Review: The Last of August by Brittany Cavallaro

It might be messy, awful, destructive, might end with a body count and my best friend disavowing me, but I do always pull it off in the end.

After finishing A Study in Charlotte I found myself desperately needing to read the next book, and it certainly didn’t disappoint at all. The Last of August, is a much greater book than A Study in Charlotte, as you get to see a darker side to the whole Holmes/Moriaty family Feud.

Many people upon reading this book, doesn’t like it as much as the first book because of the characters. Well not so much the characters themselves, but more so their inability to properly communicate. It’s something we see often in young adult books, and it’s a trope most people don’t like. Now personally I don’t mind it, I like the drama and angst it can create between the main characters.

This is what we see between Watson and Holmes for parts of this book. Personally I don’t even think this book does it excessively, as some books have in the past. It feels believable. It seems like the kinds of spats and disagreements actual best friends could get into, and personally i prefer that to the two of them presenting as being some idyllic version of actual best friends.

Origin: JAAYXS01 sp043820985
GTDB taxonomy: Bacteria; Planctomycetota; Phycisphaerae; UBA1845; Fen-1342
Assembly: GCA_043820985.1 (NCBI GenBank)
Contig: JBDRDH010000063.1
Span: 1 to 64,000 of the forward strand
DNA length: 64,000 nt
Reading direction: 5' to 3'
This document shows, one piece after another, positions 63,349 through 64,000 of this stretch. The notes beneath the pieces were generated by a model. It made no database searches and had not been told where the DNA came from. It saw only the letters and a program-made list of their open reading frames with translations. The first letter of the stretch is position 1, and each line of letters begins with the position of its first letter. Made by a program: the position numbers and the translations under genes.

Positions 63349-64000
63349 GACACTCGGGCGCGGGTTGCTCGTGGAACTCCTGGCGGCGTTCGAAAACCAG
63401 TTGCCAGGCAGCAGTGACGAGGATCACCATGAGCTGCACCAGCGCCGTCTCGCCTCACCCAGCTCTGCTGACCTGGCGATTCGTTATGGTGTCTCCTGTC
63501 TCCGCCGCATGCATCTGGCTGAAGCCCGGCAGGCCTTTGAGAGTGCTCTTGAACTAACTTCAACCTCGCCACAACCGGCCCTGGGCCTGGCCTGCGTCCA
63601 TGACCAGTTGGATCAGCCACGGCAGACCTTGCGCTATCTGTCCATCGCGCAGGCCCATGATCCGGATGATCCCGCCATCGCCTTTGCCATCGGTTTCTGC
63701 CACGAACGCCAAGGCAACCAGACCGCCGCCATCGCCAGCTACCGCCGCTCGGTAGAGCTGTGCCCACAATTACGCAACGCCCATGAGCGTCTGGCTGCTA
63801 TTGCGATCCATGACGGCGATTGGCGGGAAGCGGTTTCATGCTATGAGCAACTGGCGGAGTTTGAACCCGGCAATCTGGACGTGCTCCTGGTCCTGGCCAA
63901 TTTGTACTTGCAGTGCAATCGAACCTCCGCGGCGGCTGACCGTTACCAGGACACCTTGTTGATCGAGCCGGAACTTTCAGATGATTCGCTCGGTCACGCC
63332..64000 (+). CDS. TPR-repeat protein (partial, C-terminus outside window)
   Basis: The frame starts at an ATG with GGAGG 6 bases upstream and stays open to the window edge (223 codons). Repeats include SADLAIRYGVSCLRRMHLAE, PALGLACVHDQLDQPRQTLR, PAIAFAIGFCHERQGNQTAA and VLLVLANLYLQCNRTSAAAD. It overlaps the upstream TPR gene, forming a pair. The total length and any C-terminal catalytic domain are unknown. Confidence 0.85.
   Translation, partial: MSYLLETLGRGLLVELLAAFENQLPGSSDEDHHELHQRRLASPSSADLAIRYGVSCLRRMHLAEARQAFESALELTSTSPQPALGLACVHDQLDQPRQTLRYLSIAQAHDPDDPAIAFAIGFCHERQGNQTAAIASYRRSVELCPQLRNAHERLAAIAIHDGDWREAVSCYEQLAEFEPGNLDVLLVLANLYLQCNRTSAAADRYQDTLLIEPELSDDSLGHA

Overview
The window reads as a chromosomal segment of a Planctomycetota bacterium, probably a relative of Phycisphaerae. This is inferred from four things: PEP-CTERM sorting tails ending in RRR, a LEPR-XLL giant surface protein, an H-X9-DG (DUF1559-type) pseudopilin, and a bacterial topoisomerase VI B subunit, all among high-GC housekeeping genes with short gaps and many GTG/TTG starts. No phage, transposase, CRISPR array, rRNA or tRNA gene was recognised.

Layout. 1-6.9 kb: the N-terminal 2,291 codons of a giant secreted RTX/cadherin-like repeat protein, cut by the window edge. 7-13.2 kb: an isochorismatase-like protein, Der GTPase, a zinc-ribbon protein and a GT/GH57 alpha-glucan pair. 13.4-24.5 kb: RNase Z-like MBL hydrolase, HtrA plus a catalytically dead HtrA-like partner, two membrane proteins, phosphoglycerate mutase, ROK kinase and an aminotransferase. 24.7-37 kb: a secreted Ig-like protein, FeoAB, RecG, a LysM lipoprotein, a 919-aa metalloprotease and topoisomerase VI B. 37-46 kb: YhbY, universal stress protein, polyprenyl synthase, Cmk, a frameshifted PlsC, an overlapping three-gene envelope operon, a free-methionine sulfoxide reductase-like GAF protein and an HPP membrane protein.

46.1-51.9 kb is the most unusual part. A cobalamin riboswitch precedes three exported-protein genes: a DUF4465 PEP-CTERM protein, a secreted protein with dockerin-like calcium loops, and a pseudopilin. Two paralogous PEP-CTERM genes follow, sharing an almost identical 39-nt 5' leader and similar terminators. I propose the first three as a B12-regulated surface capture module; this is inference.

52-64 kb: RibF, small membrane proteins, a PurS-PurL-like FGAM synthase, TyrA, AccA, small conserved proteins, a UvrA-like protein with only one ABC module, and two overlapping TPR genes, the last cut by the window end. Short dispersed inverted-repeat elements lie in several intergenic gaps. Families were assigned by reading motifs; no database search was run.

Holmes, my patron saint of trapdoors and fail-safes, of always remembering to pour the foundation so that, later, if you needed to, you could build a brilliant house on top.

Since this is mainly a mystery novel i feel compelled to at least touch on it. The mystery and the suspense in this book has been heightened significantly from the previous. And once again Cavallaro does an amazing job getting the reader interested in the mystery. She does this by giving just enough information for the reader to start suspecting, but still so little they feel it necessary to continue reading.

The dynamic between the Moriaty family and the Holmes family, becomes much more obvious in this book. The reader gets introduced to some of the key players in the Moriarty family, and how they’ve impacted the relationship throughout time. I find this dynamic interesting as well as the impact it’s had into modern times, and it not just being something they talk about from the time of Sherlock Holmes and john Watson.

An invisible war with invisible blood. Or not invisible—just not our own, not yet.

The Last of August, is the kind of book you either love or hate. The mystery is amazing and the interfamily dynamics get explored much more, this provides an interesting backdrop for huge developments made to the characters.



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